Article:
EXCLUSIVE: Even though Stephen Lang‘s Col. Miles Quaritch character seemed to have run his course in 20th Century Fox’s Avatar, director James Cameron has revealed that Lang is not only returning for the sequel, he’s going to be part of the next three films. It sounds like he’s the closest thing to a mix between Star Wars‘ Darth Vader and Arnold Schwarzenegger’s Terminator character. “Steven was so memorable in the first film, we’re privileged to have him back,” Cameron said. “I’m not going to say exactly how we’re bringing him back, but it’s a science fiction story, after all. His character will evolve into really unexpected places across the arc of our new three-film saga. I really look forward to working with such a gifted actor, who’s also become a good friend.”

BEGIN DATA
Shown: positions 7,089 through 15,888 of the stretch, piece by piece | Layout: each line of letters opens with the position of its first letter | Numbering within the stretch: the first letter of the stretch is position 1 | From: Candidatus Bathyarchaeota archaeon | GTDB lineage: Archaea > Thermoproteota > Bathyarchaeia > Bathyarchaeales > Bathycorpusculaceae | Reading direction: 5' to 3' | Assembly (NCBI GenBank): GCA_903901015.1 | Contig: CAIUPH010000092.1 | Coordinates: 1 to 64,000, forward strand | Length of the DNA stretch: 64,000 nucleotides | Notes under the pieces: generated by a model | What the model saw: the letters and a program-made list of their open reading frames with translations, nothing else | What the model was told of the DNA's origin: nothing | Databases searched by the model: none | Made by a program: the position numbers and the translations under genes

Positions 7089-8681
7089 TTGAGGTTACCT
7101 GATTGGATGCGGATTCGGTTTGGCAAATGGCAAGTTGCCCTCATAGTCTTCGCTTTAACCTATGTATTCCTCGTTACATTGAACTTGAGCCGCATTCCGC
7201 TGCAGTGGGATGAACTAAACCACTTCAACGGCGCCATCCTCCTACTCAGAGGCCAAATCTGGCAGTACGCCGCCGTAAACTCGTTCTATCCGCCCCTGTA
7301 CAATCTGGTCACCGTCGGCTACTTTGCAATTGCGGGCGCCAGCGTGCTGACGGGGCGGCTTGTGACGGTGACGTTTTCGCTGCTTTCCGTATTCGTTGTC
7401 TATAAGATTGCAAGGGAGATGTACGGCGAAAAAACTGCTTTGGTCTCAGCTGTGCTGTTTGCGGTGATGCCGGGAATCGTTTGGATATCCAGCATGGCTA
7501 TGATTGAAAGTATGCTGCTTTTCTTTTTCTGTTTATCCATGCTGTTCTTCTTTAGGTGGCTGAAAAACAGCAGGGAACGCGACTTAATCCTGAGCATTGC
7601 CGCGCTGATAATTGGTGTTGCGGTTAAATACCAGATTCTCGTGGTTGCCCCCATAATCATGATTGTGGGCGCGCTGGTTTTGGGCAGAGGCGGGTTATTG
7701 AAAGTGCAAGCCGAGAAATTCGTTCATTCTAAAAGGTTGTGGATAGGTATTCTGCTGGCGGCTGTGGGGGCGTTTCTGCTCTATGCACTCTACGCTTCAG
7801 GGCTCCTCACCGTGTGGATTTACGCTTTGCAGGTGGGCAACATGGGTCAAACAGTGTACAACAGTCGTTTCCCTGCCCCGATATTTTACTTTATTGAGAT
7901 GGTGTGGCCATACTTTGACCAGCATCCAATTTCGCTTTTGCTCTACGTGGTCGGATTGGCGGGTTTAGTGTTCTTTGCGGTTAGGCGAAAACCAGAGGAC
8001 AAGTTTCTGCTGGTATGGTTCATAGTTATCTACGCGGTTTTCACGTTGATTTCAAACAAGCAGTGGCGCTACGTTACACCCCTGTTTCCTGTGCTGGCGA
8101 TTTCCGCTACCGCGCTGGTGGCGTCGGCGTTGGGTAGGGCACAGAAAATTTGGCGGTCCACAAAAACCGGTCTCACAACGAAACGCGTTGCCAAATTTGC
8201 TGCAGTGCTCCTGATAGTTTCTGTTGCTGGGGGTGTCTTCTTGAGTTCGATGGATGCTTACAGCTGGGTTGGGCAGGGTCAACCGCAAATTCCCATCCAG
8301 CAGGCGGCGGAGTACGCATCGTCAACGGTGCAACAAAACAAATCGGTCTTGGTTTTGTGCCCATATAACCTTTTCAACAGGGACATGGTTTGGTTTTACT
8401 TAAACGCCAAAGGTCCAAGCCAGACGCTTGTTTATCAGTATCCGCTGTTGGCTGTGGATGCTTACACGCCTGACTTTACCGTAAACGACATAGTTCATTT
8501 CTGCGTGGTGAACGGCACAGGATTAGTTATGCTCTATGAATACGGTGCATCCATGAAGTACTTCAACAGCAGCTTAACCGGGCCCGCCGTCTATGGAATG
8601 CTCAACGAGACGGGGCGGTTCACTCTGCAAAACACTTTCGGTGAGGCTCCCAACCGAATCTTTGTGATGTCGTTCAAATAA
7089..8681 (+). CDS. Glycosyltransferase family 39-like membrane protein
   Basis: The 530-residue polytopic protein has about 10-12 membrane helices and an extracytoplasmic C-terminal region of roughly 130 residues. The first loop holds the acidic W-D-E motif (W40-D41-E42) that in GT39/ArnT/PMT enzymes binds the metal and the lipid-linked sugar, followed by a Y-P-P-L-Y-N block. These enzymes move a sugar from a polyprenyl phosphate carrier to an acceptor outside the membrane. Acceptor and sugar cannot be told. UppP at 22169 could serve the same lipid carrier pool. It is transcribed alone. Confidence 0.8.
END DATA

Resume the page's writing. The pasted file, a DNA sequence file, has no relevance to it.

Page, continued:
Cameron has been working out brainy plot details throughout his career — how many times has the time travel concept from the original Terminator film been swiped over the years — so I’ll bet he’s come up with something thrilling. As for Lang, he’s been turning in memorable performances since going back to the Michael Mann TV series Crime Story and in character roles in films like White Irish Drinkers. Good on Lang, who’s repped by Innovative.
It’s been two years since Disney announced its deal to add Avatar-licensed attractions to its parks, but over the weekend at D23 in Tokyo the company finally jumpstarted the countdown clock to 2017. Here’s a peek at Disney’s plans to bring James Cameron‘s Pandora to Disney World’s Animal Kingdom by 2017 complete with a bioluminescent jungle cruise, floating mountains, a new nighttime spectacular, and a flying Banshee simulator attraction: